These findings contradict earlier, smaller, and less robust studies (e.g., Jensen, 1999) which found that community samples were not receiving stimulant treatment often enough (the source for claims that stimulants are actually under-prescribed). In the Jensen study this "under-treatment" of ADHD via stimulant medication was reported as a predominant problem. The prevalence of stimulant use in the Jensen study was only 1.2% - or less than half of the estimated national utilization rates for 1995 (Safer et al., 1996). This is not unexpected given that the data for the study were collected during the first half of 1992 and the Angold, et al. study demonstrates an increasing propensity to prescribe between 1992 and 1996 (figures indicate that in 1992 there were approximately 150 million daily doses of Ritalin and in 1996 that figure had jumped by over 100% to approximately 325 million daily doses). So it may be that if Jensen et al. were to repeat their study, they would find a different picture. There is considerable variation in prescribing practices among physicians, and that could also be responsible for the differences between Jensen et al. findings and the Angold, et al. findings. Both studies document a very unsatisfactory state of affairs in the relationship between ADHD and its treatment with stimulants in the community.
There is good evidence in the medical literature that stimulants can help impulsive and hyperactive children and adolescents with their behavior (Goldman et al., 1998). However, there is little evidence that stimulants should be prescribed to children and adolescents for other disorders. Goldman and colleagues point out that "most individuals [in their study] received stimulants for a long time (a mean duration of more than three years) is also cause for concern. Together, these results present a troubling picture of a serious mismatch between need for stimulant treatment and the provision of such treatment." Their findings are consistent with the research "showing that increasing numbers of children are now receiving stimulant medications" and the authors go beyond that "to suggest that current treatment practice in the community is far from optimal."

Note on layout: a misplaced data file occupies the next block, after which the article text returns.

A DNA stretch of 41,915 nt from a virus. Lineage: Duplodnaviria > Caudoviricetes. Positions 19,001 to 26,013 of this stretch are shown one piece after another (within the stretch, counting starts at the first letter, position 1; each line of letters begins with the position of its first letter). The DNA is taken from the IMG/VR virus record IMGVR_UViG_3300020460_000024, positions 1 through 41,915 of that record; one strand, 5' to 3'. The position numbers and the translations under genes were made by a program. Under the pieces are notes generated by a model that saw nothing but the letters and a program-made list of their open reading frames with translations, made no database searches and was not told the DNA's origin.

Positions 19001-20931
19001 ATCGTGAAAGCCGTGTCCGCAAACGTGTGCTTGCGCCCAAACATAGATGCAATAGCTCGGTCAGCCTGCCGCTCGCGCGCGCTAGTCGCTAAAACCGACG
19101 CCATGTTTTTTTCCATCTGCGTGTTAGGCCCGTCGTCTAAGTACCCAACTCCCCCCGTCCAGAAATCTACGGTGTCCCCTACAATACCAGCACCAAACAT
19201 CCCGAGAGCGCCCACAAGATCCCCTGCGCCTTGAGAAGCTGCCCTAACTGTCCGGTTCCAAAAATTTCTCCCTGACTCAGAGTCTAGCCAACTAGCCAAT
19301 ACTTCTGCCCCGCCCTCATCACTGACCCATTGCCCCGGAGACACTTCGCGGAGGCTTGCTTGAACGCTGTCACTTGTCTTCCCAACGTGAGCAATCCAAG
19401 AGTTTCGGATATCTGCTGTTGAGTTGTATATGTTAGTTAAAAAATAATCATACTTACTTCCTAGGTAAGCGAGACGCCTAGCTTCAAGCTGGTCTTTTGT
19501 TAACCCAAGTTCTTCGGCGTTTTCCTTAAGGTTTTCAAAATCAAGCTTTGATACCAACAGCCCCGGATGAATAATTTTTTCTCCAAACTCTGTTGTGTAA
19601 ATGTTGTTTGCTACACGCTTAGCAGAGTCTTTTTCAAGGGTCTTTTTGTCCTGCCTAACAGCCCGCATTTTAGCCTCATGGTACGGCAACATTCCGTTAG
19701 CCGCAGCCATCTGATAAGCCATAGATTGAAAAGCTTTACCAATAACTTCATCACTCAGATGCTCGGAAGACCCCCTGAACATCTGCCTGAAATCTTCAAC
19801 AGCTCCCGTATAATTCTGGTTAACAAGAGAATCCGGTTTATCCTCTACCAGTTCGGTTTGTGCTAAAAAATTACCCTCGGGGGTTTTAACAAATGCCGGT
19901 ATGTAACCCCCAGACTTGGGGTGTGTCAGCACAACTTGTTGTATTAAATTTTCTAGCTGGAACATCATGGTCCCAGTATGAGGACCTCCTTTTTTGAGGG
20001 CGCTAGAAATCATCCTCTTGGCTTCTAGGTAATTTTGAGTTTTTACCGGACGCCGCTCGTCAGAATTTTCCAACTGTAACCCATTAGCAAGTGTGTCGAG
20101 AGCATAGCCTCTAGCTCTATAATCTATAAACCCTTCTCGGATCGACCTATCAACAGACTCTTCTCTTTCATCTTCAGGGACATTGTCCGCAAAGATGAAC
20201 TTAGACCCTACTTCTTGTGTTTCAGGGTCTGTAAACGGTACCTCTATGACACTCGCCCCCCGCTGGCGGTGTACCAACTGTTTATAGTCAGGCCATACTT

The Angold et al. study leaves one big mystery: Why did the children in the Duke study with no symptoms of ADHD receive prescriptions from physicians for stimulant medication? The study does not say directly but others have suggested (Vitiello, 2000) that parents and teachers may be lobbying physicians to write prescriptions for stimulant medication. There is some support within the Angold et al. study for this contention. Angold et al. reports that "[t]eacher reports also predicted stimulant use in children without a diagnosis of ADHD".
Finally, none of the studies reported on here considered, in any way, the use of non-medication treatments of ADHD which have proven effective. There are a variety of behavior therapy approaches that have undergone rigorous federally-funded investigation and been found to be as effective as medication alone in the treatment of the inattention and hyperactivity seen in ADHD children and adolescents (Carlson, et al., 1992; Pelham, Wheeler, & Chronis, 1998) .